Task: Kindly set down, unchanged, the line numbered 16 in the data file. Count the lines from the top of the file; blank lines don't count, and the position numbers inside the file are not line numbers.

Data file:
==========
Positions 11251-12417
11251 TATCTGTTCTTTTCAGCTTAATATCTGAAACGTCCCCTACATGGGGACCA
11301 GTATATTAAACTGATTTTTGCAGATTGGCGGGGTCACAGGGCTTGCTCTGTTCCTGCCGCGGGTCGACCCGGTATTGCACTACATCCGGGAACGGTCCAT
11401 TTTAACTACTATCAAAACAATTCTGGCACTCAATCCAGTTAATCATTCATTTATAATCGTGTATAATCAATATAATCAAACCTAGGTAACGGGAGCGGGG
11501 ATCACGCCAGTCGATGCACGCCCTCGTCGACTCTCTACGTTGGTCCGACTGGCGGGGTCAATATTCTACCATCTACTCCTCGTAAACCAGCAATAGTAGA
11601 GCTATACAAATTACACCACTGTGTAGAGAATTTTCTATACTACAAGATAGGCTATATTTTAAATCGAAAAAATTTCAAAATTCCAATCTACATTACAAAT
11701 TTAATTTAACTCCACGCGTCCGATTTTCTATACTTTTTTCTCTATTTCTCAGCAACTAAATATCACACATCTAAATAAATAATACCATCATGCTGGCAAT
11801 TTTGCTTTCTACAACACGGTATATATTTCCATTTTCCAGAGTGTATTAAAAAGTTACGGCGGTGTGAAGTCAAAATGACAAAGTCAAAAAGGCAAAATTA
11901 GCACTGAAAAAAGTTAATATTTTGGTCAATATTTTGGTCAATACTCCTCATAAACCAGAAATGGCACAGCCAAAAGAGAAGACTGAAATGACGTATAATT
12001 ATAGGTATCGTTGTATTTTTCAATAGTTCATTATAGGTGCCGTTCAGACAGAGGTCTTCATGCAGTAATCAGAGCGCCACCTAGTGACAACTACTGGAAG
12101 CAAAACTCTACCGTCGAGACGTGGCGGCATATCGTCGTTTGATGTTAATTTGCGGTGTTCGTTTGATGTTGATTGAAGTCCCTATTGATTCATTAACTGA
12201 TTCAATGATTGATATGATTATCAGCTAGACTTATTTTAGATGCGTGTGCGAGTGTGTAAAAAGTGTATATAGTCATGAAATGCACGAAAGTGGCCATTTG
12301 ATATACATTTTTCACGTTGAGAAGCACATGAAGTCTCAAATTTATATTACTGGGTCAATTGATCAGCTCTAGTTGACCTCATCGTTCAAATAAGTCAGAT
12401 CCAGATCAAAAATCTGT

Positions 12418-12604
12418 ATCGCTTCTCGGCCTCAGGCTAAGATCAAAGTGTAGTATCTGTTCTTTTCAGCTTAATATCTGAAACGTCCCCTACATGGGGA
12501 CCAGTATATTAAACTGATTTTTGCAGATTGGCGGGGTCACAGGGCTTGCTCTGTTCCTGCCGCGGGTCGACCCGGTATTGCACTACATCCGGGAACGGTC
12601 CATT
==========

12418 ATCGCTTCTCGGCCTCAGGCTAAGATCAAAGTGTAGTATCTGTTCTTTTCAGCTTAATATCTGAAACGTCCCCTACATGGGGA